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Contact: Jenny Dyer
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July 14, 2008
Frist Travels to Mozambique, Rwanda to See Lifesaving Work of U.S. Initiatives
Nashville, Tenn. – Former U.S. Senate Majority Leader Bill Frist, M.D., is traveling throughout Mozambique and Rwanda July 13-22, observing the results of relief efforts by various U.S. government and nonprofit organizations. Sen. Frist is visiting worksites of several organizations in which he holds a leadership role, including Africare, Save the Children, The ONE Campaign, Samaritan’s Purse, the Mountain Gorilla Veterinary Project and the Millennium Challenge Corporation.
In addition to meeting with Presidents Armando Guebuza (Mozambique) and Paul Kagame (Rwanda), national leaders and local officials in both countries, Sen. Frist will visit primary schools, health care centers, HIV/AIDS clinics, food security programs and efforts to assist orphans and vulnerable children. He will observe cutting-edge, innovative technologies and examples of the public and private sectors coming together to create lasting change. After participating in surgery at the Heart Institute in Maputo, Mozambique, Sen. First will also visit orphan gorillas in Rwanda to help promote the conservation of their natural habitat.
Sen. Frist serves as the chairman of Hope Through Healing Hands (formerly known as World of Hope), a nonprofit organization devoted to improving the standard of living in communities both domestically and abroad. He is writing a daily blog for Hope Through Healing Hands’ website (www.hopethroughhealinghands.org) throughout his time in Africa. In addition, Sen. Frist will document his daily activities through photo and video updates, including a Youtube channel devoted to his travel.
This venture is a continuation of Sen. Frist’s annual trips to sub-Saharan Africa. For more than a decade, Sen. Frist has traveled to the region to perform surgery and provide basic health care to those in need. Creating access to quality health care in areas stricken with poverty, disease or violence can help lead to the establishment of peace, security and stability.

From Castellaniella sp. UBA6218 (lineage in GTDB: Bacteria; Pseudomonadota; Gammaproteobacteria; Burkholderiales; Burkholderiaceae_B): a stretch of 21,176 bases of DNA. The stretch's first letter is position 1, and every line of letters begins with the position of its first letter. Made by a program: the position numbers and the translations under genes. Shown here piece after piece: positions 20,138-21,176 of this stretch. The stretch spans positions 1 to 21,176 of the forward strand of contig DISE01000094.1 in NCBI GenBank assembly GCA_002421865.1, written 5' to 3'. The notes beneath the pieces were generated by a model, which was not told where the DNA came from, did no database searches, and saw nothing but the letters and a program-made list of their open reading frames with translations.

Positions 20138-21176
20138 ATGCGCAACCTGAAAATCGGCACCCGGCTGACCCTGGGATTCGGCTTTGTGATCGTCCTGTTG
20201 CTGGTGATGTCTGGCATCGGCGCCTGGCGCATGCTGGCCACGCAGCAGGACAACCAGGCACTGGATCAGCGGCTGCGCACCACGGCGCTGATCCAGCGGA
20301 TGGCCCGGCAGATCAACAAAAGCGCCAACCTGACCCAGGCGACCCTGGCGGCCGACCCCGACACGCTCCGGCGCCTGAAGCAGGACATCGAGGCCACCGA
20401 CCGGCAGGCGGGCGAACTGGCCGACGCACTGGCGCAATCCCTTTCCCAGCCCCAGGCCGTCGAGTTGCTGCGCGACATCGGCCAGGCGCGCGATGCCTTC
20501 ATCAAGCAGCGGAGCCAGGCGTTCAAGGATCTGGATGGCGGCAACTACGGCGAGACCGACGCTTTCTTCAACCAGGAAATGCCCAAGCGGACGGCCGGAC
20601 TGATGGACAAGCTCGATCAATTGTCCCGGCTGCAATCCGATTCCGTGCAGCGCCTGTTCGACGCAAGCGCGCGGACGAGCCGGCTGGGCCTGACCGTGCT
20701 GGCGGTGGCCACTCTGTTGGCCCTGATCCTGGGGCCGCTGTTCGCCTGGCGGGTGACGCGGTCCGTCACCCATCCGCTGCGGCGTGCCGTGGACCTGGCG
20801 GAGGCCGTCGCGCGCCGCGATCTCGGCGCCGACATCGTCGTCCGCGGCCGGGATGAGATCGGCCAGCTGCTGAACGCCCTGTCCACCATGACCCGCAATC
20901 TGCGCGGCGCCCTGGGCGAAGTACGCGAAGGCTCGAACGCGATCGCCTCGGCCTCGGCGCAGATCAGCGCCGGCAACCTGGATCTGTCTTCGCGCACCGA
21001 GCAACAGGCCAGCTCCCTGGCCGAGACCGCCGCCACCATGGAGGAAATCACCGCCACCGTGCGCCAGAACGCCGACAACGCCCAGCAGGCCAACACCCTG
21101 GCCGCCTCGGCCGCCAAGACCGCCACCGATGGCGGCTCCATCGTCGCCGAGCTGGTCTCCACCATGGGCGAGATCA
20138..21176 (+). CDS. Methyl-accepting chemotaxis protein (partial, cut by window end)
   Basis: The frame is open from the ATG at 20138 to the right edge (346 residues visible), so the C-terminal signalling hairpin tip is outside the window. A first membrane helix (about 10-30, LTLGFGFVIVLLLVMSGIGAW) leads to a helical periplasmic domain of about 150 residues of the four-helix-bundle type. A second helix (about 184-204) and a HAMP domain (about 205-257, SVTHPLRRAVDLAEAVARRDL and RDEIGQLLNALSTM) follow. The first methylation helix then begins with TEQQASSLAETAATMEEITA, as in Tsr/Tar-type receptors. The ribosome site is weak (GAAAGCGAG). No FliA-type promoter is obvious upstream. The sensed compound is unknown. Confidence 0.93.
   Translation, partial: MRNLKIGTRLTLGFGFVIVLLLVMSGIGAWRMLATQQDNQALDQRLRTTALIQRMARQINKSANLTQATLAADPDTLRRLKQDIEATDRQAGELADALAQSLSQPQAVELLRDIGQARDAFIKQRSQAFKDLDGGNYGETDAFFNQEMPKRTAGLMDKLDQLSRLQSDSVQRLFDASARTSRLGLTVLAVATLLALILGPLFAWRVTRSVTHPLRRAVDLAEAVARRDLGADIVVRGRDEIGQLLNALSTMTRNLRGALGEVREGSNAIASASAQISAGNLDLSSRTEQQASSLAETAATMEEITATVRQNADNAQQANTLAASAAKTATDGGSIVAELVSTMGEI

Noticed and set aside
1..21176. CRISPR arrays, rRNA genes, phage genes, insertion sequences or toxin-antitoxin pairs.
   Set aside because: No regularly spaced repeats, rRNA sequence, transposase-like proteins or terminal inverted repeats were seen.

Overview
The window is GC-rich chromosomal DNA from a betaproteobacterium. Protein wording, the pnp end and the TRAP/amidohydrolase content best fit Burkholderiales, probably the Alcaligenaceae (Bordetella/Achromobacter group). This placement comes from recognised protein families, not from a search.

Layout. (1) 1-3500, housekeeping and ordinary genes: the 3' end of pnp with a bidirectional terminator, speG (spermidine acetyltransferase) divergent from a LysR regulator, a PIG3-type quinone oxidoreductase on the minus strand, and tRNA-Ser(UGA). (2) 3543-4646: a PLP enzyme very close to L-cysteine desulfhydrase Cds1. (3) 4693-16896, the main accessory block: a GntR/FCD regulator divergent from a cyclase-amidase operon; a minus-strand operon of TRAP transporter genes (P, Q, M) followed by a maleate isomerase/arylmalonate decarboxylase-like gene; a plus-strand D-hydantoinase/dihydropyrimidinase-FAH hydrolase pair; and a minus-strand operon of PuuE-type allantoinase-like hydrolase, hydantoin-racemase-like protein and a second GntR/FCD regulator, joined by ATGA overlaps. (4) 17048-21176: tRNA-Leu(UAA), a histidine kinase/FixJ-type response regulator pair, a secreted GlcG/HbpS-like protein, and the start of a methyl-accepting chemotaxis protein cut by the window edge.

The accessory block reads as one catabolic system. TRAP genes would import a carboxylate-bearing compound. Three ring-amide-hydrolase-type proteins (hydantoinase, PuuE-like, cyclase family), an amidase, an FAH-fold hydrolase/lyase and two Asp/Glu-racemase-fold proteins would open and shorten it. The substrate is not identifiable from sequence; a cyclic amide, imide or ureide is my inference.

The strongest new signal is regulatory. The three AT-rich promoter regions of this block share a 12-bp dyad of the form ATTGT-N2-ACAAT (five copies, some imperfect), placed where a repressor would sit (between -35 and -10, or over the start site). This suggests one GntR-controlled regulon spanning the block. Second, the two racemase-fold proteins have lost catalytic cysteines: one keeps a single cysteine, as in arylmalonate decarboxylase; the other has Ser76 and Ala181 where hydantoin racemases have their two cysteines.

Sen. Frist often notes that medicine can serve as a currency for peace: “Medicine is the currency that overpowers division and hatred. After all, people don’t go to war with those who have just saved their child,” Frist said.
In 2004, Hope Through Healing Hands contributed nearly $3 million to battle HIV/AIDS both in the U.S. and abroad. Among the beneficiaries of that funding were Africare, Samaritan’s Purse and Save the Children.
In Rwanda, Sen. Frist will travel with The ONE Campaign’s high-profile delegation, which includes key political figures and senior advisors from both parties. Among those traveling with the group are former U.S. Senate Majority Leader Tom Daschle, Cindy McCain, John Podesta, Mike Huckabee, Leon Panetta and John Kasich. Sens. Frist and Daschle are co-chairs of ONE Vote ’08, a campaign committed to raising the importance of issues such as global health and international economic development in this presidential campaign. This Rwanda visit will highlight the opportunity for the next U.S. president to replicate proven successes across the continent and to make a significant impact in the fight against global poverty.
Hope Through Healing Hands is a 501(c)3 promoting improved quality of life for communities around the world, distributing charitable contributions in support of infrastructure, education, healthcare, emergency relief, and access to general aid.
Bill Frist. MDI had the privilege today to spend time right outside of Chimoio, Mozambique yesterday, in Vanduzi Town. Africare is doing some amazing work in this village called Project COPE.
Jul 13 2008
By Bill Frist, M.D.I had the privilege today to spend time right outside of Chimoio, Mozambique yesterday, in Vanduzi Town. Africare is doing some amazing work in this village called Project COPE. Africare, partnering with Habitat for Humanity and the government of Mozambique (who provided the land), had built 30 new homes for families in need, many of whom were suffering from HIV. The homes were made with 100% local supplies and modern materials, rather than the traditional homes in the area. They were painted in a handsome, ochre color, and they featured sloped roofs that reached almost to the ground in order to prevent the rains from damaging walls of the house over time.
Jul 12 2008
David Stuckler and Martin McKee. Five Metaphors about Global Health Policy. The Lancet, Vol. 372, July 12, 2008. pp. 95-97.